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DreamWorks creates virtual studio for cross-country collaboration

April 30, 2008 | Chris Payatagool
dreamworks_logo.gifhp_160x65px.jpgVirtual Studio enables actors to work virtually with animators.

Count actor and comedian Jerry Seinfeld among those who have benefited from DreamWorks Animation's recent efforts to inject more collaboration into its film-making process.

With Hewlett-Packard Co.'s Halo Collaboration Studio as its centerpiece, DreamWorks built its Virtual Studio infrastructure over the past year not only to include more participation from entertainers, such as Seinfeld, but also to serve as a way for artists, animators, directors, producers and others scattered among geographically dispersed locations to participate in projects more fully.

DreamWorks_Telepresence.jpg
DreamWorks Virtual Studio

This story is part of a series showcasing the best projects of this year's Premier 100 IT Leaders.

For Seinfeld, that meant far less buzzing back and forth between his beloved New York and DreamWorks' production facility in Glendale, Calif., for his work on the animated feature Bee Movie. DreamWorks also houses operations in a second production facility, in Redwood City, Calif.

"With Virtual Studio, we have reached out to and worked with talent in ways that were not feasible in the past," says Derek Chan, DreamWorks' head of digital operations. "Jerry Seinfeld's participation on Bee Movie is an excellent example. There were several occasions where he worked from his offices in New York."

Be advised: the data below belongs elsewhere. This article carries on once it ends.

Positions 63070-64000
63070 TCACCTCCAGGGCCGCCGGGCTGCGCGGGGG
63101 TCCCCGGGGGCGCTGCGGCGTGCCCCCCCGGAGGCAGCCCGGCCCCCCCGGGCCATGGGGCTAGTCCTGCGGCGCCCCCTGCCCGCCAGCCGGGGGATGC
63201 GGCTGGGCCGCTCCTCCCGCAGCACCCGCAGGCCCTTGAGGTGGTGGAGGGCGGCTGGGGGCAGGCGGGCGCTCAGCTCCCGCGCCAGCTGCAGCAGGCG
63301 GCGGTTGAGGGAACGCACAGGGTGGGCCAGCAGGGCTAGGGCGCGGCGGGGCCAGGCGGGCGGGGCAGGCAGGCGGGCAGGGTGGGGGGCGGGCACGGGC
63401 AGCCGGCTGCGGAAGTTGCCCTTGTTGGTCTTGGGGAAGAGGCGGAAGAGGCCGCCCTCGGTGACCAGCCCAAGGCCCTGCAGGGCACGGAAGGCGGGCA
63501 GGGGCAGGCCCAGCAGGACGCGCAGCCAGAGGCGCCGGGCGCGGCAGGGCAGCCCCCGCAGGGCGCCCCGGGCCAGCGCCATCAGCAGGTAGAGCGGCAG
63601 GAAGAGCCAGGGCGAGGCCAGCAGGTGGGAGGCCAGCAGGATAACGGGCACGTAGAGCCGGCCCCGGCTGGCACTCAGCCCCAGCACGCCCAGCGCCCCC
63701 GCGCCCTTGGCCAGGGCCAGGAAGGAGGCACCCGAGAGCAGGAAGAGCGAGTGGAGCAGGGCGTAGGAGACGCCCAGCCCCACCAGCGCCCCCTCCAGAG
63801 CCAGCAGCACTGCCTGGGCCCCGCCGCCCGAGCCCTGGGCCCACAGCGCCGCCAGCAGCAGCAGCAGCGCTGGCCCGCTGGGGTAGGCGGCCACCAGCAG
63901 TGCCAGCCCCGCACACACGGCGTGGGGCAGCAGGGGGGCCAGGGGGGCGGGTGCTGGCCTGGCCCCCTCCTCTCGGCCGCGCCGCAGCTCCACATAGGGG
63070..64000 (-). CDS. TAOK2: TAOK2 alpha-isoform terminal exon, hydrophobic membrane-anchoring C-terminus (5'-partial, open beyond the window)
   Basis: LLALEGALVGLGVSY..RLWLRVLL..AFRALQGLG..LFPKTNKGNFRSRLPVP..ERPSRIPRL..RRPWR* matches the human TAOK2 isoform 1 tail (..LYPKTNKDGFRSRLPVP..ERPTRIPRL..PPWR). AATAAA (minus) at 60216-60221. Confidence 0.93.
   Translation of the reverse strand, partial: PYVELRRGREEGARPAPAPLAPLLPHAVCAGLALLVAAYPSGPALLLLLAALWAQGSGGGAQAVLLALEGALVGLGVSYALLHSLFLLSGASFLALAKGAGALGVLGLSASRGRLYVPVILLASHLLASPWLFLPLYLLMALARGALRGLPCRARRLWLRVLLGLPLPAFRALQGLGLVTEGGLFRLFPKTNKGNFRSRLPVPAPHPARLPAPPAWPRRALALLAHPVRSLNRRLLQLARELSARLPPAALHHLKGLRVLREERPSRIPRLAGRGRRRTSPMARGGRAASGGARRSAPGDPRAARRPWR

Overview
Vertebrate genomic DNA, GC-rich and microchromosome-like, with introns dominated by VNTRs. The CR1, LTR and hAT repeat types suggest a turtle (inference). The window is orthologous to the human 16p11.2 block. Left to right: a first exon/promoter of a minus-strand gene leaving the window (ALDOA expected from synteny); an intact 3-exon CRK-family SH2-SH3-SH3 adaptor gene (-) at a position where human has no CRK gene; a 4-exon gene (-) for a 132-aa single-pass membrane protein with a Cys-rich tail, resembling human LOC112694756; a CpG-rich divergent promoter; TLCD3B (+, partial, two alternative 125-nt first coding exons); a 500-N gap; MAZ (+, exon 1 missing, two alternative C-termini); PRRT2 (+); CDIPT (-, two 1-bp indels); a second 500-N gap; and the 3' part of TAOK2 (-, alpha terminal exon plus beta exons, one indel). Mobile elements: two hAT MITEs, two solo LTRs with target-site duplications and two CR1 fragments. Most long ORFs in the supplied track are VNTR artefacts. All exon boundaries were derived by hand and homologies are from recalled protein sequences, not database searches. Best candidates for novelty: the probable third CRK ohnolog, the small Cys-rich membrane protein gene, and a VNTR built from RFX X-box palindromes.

While high-end telepresence systems appeal to corporations of all sizes, the technology largely remains a luxury of major companies such as DreamWorks, which worked with HP on both the concept and development of the Halo line, says Jayanth Angl, an analyst at Info-Tech Research Group in Toronto.

"High capital and operating costs for equipment, network bandwidth and management make telepresence still limited to larger enterprises," Angl says. "Deployment typically constitutes a multimillion-dollar investment. However, smaller organizations are also looking at collaboration solutions that offer more flexibility, since they cannot always justify building dedicated videoconference rooms."

Although increased flexibility for those working on its animated films helped DreamWorks justify the purchase of such a setup, that wasn't the only goal the company sought to accomplish with this intensive IT project. It also used Virtual Studio to help divide the intensive processing requirements of animated films between its production houses.

McAdams is a freelance writer in Vienna, Va. Contact her at [email protected].

[via Computer World]









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